In August 2016, Norwegian Joakim Sommer, Austrians Marco Waltenspiel and Georg Lettner and Spaniard Armando del Rey took to the skies during one of the most beautiful celestial events of the year.
The four skydivers and wingsuit fliers journeyed to the Spanish island of La Palma to take advantage of yearly Perseids — a prolific meteor shower associated with the comet Swift–Tuttle.
During their flight in mid-August, up to 500 meteors were observed every hour. In fact, the visibility of the Perseids – a stream of debris stretching along the orbit of the comet Swift–Tuttle – was five time more intense than usual this year.
Watch their flight here:
Sommer (Norway), del Rey (Spain), Waltenspiel and Lettner (Austria) jumped from an altitude of 1,800 meters and flew at a speed of 170 km/h above the Roque de los Muchachos Observatory, where the world’s biggest optic telescope, the Gran Telescopio de Canarias, is located. They achieved this complex flight in total darkness, wearing LED wingsuits.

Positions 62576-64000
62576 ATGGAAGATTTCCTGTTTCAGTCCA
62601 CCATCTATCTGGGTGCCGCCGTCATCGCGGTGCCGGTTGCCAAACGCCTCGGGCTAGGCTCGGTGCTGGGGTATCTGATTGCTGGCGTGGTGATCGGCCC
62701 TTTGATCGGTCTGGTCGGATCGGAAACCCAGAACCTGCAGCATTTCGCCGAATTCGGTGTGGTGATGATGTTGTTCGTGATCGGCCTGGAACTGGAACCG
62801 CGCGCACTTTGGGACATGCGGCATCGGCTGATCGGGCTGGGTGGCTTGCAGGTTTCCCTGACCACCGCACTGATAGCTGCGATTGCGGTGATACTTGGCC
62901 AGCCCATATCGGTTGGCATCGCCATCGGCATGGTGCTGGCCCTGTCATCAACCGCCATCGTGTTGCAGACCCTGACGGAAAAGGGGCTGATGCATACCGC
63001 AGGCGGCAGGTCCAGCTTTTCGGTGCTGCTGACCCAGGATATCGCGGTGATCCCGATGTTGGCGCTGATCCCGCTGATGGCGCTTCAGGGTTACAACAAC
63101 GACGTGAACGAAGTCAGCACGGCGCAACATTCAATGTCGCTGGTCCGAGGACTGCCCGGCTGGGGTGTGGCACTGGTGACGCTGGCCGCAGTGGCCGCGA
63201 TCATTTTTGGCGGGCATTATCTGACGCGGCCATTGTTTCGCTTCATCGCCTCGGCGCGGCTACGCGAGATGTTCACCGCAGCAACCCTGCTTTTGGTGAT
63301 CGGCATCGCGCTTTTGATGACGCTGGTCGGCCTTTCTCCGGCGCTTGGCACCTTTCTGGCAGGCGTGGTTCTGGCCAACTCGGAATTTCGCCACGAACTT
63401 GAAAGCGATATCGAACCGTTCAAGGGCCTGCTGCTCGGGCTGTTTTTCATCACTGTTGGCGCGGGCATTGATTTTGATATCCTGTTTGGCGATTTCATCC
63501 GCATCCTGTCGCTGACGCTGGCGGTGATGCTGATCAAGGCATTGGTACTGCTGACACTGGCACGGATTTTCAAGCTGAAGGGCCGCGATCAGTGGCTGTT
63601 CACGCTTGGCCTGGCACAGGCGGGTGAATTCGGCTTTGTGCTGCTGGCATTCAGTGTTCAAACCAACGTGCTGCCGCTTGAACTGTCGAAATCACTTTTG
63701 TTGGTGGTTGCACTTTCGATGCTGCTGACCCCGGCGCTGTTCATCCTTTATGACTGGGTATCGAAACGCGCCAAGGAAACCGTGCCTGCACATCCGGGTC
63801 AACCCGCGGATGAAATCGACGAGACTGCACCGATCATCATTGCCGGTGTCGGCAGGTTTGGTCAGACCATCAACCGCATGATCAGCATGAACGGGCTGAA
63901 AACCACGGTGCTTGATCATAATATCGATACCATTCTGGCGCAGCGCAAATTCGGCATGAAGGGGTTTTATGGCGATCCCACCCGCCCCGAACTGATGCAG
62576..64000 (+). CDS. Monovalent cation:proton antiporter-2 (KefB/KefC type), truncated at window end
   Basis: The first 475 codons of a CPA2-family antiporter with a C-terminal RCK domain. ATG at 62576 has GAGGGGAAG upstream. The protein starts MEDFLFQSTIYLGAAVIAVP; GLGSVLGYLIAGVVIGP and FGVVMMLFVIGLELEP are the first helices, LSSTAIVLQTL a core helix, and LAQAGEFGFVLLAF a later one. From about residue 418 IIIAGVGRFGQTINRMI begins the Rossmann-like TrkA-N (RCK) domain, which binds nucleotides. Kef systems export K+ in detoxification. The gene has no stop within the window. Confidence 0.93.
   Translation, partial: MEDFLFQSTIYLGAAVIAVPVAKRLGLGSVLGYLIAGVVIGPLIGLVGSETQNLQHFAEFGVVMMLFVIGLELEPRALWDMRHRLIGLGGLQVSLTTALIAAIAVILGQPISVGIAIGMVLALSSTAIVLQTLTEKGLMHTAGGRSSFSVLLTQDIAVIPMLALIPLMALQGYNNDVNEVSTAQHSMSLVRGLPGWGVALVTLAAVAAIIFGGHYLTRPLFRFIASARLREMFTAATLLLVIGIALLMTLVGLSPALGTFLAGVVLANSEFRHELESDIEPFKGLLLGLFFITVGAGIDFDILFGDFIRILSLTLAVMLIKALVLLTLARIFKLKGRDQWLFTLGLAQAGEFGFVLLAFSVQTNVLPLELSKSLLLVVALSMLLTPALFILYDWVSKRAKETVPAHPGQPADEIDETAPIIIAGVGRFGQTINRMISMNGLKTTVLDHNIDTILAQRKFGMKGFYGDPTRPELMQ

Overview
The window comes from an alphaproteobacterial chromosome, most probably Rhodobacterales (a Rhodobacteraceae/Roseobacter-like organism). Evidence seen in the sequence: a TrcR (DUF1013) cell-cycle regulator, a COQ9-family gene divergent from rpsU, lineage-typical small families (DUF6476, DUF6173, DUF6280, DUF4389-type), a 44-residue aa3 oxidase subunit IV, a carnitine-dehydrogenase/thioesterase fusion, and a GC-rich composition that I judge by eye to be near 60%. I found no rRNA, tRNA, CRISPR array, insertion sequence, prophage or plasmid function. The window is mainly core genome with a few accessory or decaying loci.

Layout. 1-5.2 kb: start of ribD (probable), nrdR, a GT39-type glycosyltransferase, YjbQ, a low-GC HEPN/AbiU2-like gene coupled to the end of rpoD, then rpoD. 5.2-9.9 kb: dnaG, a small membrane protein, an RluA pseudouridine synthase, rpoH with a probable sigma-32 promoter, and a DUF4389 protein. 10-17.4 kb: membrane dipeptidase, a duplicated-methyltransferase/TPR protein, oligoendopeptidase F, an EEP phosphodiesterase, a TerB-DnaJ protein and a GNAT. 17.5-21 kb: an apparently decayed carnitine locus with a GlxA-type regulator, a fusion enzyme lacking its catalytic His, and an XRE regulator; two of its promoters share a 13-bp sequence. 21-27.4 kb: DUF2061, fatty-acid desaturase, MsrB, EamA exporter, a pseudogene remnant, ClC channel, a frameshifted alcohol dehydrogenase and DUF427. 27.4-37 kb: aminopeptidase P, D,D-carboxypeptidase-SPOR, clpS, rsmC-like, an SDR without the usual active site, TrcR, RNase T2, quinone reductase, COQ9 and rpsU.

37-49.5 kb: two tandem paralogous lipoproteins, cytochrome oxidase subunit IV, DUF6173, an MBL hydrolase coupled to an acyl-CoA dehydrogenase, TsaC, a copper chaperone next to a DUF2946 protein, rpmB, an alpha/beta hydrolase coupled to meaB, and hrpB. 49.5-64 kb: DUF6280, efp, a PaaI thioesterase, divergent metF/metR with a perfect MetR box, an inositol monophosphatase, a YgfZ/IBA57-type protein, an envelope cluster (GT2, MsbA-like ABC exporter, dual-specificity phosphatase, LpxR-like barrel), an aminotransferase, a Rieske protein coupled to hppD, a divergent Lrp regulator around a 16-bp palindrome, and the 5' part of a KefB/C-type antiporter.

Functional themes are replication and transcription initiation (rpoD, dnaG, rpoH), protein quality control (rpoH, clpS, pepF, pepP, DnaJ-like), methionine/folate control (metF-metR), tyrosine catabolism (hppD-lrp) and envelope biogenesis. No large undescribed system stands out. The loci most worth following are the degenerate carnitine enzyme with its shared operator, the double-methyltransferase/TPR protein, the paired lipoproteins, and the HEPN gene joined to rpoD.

Of the experience, Sommer said:
The experience has been amazing. It literally felt like I was in a video game. I was in this black tunnel and there was nothing else besides all those billions of stars in my face. It was a really unique visual because you could really feel the speed, but you have no other surroundings. You are just in pitch black; it is like you are out there in the outer space. It’s crazy, it was literally crazy.
The jump above “La Isla Bonita” (as La Palma is also known) took place from the aircraft T-21 thanks to the Air Force, the Canarian Astrophysics Institute and La Palma’s City Hall.
Featured image: meteor shower on La Palma. Photo: Daniel Lopez/Red Bull Content Pool